Have you got what it takes to sit through ‘Raw’? Last year, a festival screening of this French arthouse cannibal movie, directed by 33-year-old Julia Ducournau, turned into a bit of a medical emergency when audience members passed out. No ambulances were required when I saw it, but there was lots of nervous giggling before the film and plenty of yelps of horror during.
The stomach-churning ace up its sleeve is how disturbingly realistic the grisly bits are (and there are some very grisly bits). Watching fake blood spurt from a screaming victim in a Tarantino movie is one thing, but the anatomically correct bite marks and flayed tendons in ‘Raw’ may send the contents of your stomach rising up.
It opens with Justine (Garance Marillier), a shy, clever – and vegetarian – teenager arriving at veterinary school, where freshers’ week involves the ritual humiliation of newbie ‘rookies’ by older students. When Justine is forced to eat a piece of raw rabbit liver it gives her a taste for flesh. Within hours she’s ferally ransacking the fridge, sniffing raw chicken – and it’s not long before she graduates on to the hard stuff.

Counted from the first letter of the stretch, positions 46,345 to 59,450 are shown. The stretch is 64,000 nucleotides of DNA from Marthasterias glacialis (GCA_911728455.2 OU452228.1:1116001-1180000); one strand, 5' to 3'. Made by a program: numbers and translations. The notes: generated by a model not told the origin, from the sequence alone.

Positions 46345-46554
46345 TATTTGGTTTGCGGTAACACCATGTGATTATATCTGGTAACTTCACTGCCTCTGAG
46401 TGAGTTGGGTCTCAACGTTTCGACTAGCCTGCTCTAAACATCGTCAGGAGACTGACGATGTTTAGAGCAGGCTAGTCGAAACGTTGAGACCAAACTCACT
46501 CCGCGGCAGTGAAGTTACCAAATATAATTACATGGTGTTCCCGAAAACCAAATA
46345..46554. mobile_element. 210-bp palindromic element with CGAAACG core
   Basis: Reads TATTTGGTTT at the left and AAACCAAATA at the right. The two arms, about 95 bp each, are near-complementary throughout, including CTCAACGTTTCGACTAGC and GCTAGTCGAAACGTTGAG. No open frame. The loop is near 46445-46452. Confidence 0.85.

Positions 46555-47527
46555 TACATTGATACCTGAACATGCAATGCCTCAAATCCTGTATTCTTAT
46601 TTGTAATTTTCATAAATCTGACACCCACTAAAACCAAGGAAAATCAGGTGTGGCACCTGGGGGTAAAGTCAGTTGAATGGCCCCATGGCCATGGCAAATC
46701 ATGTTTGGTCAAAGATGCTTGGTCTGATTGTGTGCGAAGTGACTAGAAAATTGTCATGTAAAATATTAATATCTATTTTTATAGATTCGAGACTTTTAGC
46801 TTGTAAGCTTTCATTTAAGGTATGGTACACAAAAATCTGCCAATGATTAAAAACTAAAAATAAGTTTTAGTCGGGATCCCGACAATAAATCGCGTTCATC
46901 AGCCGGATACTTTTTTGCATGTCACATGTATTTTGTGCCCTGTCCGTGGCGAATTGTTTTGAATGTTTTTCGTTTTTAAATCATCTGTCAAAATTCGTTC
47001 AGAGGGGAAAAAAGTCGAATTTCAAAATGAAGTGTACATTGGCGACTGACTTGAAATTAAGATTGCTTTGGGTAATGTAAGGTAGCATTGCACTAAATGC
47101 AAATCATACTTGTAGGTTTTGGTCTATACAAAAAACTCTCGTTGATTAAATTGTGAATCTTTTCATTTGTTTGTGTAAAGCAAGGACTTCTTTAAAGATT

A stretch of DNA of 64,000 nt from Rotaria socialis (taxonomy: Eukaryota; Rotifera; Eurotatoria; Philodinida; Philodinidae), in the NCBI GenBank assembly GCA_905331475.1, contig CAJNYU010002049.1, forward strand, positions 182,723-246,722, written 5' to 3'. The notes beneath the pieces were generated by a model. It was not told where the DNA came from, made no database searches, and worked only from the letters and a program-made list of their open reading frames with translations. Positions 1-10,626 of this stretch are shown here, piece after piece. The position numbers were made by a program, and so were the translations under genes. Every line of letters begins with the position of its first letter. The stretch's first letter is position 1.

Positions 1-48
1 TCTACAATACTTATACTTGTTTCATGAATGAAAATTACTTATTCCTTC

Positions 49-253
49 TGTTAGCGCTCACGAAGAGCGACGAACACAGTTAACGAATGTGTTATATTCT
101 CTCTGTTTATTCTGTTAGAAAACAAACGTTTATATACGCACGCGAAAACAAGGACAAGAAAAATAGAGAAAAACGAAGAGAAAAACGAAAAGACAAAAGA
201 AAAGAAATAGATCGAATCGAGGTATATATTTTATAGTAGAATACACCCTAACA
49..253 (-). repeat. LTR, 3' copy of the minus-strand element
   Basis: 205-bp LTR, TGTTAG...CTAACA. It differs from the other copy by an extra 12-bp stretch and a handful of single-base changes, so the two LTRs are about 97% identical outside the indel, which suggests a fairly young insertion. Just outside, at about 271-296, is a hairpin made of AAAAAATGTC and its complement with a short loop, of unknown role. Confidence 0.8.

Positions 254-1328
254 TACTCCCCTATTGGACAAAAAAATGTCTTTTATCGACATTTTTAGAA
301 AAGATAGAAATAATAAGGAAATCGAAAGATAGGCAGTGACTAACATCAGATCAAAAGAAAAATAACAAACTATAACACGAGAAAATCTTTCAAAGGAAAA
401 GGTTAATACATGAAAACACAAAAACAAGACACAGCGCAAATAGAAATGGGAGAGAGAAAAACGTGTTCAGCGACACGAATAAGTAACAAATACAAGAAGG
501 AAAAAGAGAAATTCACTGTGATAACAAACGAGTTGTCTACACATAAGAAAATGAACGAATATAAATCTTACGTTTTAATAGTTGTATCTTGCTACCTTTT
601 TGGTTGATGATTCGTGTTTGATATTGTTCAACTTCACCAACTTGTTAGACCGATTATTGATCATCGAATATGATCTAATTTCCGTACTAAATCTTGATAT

‘Raw’ is a film with things to say about body image, finding your identity as a woman and adapting to life as a grown-up. And vet college, it turns out, is the perfect setting for a horror film. Walk into a seminar room and you might see a horse – tranquillised by ketamine – drunkenly thumping to the ground, or dead dogs on concrete slabs ready for dissection class. Ducournau turns even the most innocuous scene into an unnerving endurance test – a Brazilian wax is more gruesome than a hoard of mutant zombies.
Watching ‘Raw’ is a bit like seeing a toddler crawl along a four-lane motorway. You can’t tear your eyes away but at same time you want to squeeze them shut. This is a film that doesn’t just put you through the wringer; it scrapes your insides out and puts them through a spiraliser. It left me feeling queasy and a bit trembly for hours.